JD: I was completing my first year as an undergraduate student at the University of East Anglia in the UK and wrote a seminar paper about Abraham Lincoln’s theory of the union for Professor Dan Richter who was visiting professor that year. It was a liberating experience to try to understand someone else’s thinking in a completely foreign time and place. As one wit has quipped, all the best stories are true. I once explained my work to a member of my family, who listened carefully and then replied, “But you really live in the past then?” Yes.

JF: What is your next project?

JD: I have several current research interests which include the history of collecting; global & Atlantic histories of science especially in the early modern period; and the transport of key objects from around the world into various museum collections.

JF: Thanks, James!

Author’s Corner with Steven Lubar

lubarSteven Lubar is Professor of American Studies at Brown University. This interview is based on his new book, Inside the Lost Museum (Harvard University Press, 2017).

JF: What led you to write Inside the Lost Museum

SL: It’s a book that I wish I had when I first started work as a curator – I wanted to know more about both the how and the why of the work. More immediately, the book was inspired by the “Lost Museum” installation, a student project with artist Mark Dion that explored Brown University’s Jenks Museum. Mark’s aesthetic-historical approach to understanding collections and exhibitions allowed me the intellectual distance to ask some big questions about the why? and how? of museums.  

JF: In 2 sentences, what is the argument of Inside the Lost Museum

SL: I argue museums are unique because of their collections – art, artifacts, and specimens – and that those collections are complex, not simple. To understand how and why museums collect, care for, display, and use things, we need to understand the ways in which history shapes museums’ connections with their communities, both source communities and audiences.

JF: Why do we need to read Inside the Lost Museum

SL: Understanding museum history is the best way to understand how museums can build on their strengths and overcome their disadvantages – to be useful. Museum curators and museum studies students will read Inside the Lost Museum to understand museum work and how museum history provides a foundation to build a new future. A general audience will read it to understand not only what goes on behind the scenes of museums, but also to understand their continuing importance. And I hope all readers will be fascinated by the thread that holds the book together: the curious story of John Whipple Potter Jenks, donor, director, and curator of the Jenks Museum.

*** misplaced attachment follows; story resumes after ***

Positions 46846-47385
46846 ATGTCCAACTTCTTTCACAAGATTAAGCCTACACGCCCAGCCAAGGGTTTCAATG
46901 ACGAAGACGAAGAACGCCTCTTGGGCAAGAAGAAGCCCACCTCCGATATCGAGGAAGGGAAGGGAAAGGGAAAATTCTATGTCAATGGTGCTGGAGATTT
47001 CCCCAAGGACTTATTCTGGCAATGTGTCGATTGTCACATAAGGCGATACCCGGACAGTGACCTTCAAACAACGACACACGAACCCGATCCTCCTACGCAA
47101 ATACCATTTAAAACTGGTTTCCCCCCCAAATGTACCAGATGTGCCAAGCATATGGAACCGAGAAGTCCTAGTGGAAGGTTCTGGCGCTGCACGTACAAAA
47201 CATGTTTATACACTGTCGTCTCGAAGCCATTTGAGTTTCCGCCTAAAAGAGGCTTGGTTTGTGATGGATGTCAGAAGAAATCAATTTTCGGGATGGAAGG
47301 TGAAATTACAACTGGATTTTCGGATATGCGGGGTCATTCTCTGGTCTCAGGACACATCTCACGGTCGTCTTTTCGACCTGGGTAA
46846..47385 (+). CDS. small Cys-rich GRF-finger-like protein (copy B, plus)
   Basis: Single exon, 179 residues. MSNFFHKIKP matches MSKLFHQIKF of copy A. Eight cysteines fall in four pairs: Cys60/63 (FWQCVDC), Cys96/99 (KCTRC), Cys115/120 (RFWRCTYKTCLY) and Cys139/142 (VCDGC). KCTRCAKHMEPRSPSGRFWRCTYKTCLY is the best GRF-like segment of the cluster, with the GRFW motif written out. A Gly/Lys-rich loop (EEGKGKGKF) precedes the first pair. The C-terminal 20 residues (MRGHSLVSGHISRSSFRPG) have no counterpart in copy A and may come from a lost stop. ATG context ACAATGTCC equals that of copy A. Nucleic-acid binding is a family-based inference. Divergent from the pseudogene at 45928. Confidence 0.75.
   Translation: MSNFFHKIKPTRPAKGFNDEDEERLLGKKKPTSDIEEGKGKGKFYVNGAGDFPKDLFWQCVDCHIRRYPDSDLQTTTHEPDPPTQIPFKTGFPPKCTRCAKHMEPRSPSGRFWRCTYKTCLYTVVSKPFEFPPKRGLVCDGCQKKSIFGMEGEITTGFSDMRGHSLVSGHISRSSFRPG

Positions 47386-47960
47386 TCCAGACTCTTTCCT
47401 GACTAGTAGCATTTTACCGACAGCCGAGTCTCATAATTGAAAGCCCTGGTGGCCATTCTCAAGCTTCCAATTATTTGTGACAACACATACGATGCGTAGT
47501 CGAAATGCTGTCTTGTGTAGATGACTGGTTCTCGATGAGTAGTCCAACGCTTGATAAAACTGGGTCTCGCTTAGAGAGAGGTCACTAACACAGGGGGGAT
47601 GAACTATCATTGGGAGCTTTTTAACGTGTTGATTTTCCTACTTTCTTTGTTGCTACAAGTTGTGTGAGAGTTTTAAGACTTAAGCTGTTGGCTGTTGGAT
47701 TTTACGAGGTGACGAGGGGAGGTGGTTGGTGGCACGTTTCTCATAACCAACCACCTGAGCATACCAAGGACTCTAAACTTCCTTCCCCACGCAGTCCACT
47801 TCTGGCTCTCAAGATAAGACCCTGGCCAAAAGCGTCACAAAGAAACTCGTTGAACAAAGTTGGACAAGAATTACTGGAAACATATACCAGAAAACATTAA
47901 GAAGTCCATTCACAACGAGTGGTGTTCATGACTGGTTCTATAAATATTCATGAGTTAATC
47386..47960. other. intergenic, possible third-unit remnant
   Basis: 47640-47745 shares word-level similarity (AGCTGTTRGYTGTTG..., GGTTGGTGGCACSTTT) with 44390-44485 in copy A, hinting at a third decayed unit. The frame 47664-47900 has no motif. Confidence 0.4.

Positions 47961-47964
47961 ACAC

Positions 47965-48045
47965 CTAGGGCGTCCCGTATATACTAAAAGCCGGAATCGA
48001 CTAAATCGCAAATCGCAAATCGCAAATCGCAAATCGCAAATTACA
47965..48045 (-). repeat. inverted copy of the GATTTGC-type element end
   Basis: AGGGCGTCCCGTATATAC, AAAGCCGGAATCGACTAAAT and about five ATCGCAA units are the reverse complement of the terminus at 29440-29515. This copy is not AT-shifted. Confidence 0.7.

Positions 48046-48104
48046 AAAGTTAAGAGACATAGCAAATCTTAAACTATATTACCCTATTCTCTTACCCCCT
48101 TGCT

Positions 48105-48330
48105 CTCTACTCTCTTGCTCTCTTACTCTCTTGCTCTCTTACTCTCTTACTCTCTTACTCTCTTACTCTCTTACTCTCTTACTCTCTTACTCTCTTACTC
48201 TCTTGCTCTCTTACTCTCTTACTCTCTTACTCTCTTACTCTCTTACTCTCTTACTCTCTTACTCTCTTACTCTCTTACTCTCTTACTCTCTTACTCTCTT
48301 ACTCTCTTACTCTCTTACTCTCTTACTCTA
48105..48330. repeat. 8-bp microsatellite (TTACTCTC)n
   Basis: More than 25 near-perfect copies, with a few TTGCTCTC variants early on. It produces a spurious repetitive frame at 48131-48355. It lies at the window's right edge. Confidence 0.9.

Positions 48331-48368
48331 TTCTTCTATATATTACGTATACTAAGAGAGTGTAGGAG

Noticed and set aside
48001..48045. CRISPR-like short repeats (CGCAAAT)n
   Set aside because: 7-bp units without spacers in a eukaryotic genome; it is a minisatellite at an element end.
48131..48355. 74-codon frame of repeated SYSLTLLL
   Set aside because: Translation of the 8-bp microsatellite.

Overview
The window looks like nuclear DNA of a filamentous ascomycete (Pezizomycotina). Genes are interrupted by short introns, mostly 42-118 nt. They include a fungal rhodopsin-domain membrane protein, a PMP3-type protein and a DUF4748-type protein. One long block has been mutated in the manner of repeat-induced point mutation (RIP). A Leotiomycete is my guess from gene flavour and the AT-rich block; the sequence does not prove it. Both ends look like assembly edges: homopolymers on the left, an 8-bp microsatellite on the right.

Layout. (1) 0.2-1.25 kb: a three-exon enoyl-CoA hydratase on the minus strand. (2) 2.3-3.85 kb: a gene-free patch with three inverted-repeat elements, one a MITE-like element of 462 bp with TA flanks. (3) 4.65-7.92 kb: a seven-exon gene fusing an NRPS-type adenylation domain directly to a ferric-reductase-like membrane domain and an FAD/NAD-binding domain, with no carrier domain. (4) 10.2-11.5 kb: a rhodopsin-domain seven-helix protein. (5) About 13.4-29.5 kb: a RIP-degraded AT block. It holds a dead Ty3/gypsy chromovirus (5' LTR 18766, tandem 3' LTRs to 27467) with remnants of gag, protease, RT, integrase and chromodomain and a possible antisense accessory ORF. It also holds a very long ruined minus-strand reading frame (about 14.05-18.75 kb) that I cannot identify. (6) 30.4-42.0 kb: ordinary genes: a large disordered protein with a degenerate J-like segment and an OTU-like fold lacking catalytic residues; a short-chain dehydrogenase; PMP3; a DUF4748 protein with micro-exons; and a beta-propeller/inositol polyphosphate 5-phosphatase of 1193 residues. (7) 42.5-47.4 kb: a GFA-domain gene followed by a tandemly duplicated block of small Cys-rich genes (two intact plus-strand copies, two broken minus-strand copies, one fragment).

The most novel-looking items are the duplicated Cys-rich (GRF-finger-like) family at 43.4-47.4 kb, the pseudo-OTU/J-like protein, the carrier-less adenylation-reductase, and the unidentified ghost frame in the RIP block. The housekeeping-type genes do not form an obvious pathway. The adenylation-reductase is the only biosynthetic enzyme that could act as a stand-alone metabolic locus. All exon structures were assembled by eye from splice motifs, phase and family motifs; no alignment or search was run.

JF: When and why did you decide to become an American historian? 

SL: As an undergraduate at MIT I became fascinated by the history and culture of science and technology, and went to graduate school to study alchemy and astrology. But I soon realized that reading Latin would never be my forte, and discovered more useful and interesting roots of modern science and technology in the business and political revolutions of the nineteenth century. That encouraged me to shift to American history, which led to a career in museums, which led to an interest in public humanities and museum history.  

JF: What is your next project? 

SL: For the next year, I’ll be a Mellon fellow at the Rhode Island School of Design Museum of Art, contributing to an exhibition project on “repair.” It’s a fascinating topic, encompassing both the material and the metaphorical, and I’m looking forward to exploring the museum’s collections and considering the meaning of mends, patches, and fixes in ways physical, moral, and political. 

JF: Thanks, Steven!